Teacher Feature: Sarah Prior
Sarah is a teacher at Smithton High School (Tasmania) and also teaches Robotics, Digital Technologies, and Science as an Online Learning Opportunities teacher for students around the state. Sarah is originally from the USA where she spent eight years as a meteorologist before moving to Tasmania’s far northwest and retraining to be a science teacher. Having grown up in a disadvantaged country school in northern California, Sarah is passionate about ensuring students from regional areas have equal opportunities in STEM. In addition to building the robotics program in her own school, she recently organised a pilot robotics competition in her region with the goal of growing local competitions so more students have opportunities in robotics.
How long have you been a teacher, and what ages/subjects do you teach?
I have been teaching for eight years in a regional school in northwest Tasmania. I’ve taught Science, Robotics, Maths and Digital Technologies. I’ve taught Years 8 through 10 and have helped out with robotics in primary schools.
What are the most important things that you want your students to learn?
I want my students to learn strategies for troubleshooting problems they encounter in programming and building their robots. These strategies include working together to unpack problems and being systematic in their approach. I want them to learn that through hard work and perseverance they can solve really difficult problems that matter to them.
When did you start using LEGO Education products in the classroom?
I was first exposed to LEGO robotics when I was training to be a teacher. I was immediately drawn to it as it seemed like the best way to be exposed to fundamental programming concepts at a very young age that I had struggled to learn as a much older student. I started the program at my school in my first year of teaching and have never looked back!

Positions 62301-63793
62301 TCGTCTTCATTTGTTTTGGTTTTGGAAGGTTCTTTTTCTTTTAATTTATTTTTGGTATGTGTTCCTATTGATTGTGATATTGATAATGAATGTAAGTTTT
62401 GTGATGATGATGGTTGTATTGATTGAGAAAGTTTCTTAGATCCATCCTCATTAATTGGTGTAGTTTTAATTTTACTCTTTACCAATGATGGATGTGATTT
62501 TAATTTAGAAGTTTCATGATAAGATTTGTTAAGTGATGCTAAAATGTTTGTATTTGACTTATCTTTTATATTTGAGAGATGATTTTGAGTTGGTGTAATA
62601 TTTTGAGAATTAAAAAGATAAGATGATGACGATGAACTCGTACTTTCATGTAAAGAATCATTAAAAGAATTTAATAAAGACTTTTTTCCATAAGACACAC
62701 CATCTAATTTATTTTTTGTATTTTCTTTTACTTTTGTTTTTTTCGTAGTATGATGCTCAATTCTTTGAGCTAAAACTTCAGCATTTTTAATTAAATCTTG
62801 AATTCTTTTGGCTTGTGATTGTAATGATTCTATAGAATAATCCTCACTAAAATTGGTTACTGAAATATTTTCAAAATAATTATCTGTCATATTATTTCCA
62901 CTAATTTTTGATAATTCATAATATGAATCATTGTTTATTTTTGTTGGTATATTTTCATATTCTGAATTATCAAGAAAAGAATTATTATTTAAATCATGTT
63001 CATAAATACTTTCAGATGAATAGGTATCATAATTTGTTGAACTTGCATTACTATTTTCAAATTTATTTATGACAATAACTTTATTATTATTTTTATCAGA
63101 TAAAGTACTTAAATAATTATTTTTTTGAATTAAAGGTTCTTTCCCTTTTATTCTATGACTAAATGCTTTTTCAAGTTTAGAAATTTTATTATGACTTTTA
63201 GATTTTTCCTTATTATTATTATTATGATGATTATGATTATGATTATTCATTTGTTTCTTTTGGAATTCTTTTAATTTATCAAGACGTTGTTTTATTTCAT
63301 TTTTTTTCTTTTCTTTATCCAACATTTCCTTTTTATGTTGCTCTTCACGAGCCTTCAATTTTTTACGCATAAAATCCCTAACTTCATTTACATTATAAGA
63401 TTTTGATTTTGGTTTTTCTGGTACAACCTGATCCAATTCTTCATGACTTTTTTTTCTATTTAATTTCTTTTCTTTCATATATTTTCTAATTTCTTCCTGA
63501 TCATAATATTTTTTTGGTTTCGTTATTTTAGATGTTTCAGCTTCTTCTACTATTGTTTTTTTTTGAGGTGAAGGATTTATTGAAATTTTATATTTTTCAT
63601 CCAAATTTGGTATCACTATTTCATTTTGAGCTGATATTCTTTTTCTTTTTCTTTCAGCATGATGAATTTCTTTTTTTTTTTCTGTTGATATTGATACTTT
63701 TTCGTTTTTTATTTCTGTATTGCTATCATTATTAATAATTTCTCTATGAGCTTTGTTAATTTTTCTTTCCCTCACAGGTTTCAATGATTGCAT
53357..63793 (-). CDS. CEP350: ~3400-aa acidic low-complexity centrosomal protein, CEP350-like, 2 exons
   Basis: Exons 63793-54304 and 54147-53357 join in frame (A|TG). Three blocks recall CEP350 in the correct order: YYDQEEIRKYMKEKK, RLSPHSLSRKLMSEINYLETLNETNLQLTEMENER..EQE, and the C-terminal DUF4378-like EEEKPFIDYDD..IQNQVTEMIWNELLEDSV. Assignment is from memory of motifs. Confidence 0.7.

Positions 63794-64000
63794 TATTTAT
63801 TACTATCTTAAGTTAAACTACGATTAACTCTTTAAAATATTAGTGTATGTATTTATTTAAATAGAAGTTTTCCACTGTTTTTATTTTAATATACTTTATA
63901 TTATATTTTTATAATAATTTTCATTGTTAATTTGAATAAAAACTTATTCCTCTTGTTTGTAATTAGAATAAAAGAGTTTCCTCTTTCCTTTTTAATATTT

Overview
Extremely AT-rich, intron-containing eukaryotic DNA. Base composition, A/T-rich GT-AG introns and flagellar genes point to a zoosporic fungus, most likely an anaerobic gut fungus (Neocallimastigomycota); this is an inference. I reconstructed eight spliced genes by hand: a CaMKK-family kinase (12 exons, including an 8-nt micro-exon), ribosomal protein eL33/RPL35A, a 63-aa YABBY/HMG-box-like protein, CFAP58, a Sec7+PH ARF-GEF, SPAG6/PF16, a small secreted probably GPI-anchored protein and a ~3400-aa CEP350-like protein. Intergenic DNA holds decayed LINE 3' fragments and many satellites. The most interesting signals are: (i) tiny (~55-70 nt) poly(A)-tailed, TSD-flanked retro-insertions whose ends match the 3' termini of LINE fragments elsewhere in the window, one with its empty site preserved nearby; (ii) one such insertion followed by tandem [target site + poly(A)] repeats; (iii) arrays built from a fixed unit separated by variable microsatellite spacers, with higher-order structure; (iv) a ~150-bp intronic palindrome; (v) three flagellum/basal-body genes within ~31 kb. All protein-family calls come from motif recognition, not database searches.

What have been the benefits?
Our school has needed an outlet for students who enjoy STEM-based subjects and it has created a space and a culture at our school that didn’t exist before. There is a real sense of pride and ownership among our Robotics students that is palpable and every year more students get involved. It has had a positive impact on the primary schools in our region as we now have students from our High School sharing their knowledge with younger students.
How does it fit in with the curriculum?
I particularly love the way the sensors help students understand sound waves and electromagnetic radiation from a Science perspective. They really come away with a much deeper understanding of this from experiencing the strengths and limitations of their sensors. In terms of the Digital Technologies curriculum, the links are prolific. Nearly every challenge or task we do requires computational thinking skills. At our school it is an optional subject offered to Year 9 and 10, but our aim is to grow our resources and have it available to all students in Years 7 and 8.
What have been the greatest challenges / blockers?
Given the regional nature of our school it has been difficult to be involved in robotics competitions. We have had to travel between 3 to 5 hours to compete with our robots. We have managed to do this and it has been worth the effort as one of the biggest benefits to students is collaboration and being exposed to other passionate students who have achieved amazing things. Also attracting female participation has been particularly challenging at our school. We’ve put in place some strategies to encourage females and had our first female team compete at an event this year.
Could you tell me about one student who has been positively affected?
Our robotics program has inspired a former student to pursue further education in computer science and programming. This student had a genuine passion for programming and was able to move outside of EV3 programming to use Python to program our BrickPi (a 3rd-party platform that is compatible with LEGO sensors and motors). I feel really satisfied knowing he will start his formal studies on computer programming with a solid understanding of the fundamentals.
Do you have any advice for teachers thinking about getting started with LEGO Education?
As a teacher, it is rare to find a medium that caters to the diverse range of needs in our classrooms. LEGO Education offers powerful tools that can engage students that have really shut off from education, but also extend some of our highest achieving students. It is wonderful to see all my students getting what they need so I strongly recommend taking the leap. Seeking out someone that has a functioning program in a similar demographic would speed up the learning curve. Also, it is okay to have no knowledge and learn alongside your students. It can be a learning journey you take with your students and that is how I got my start.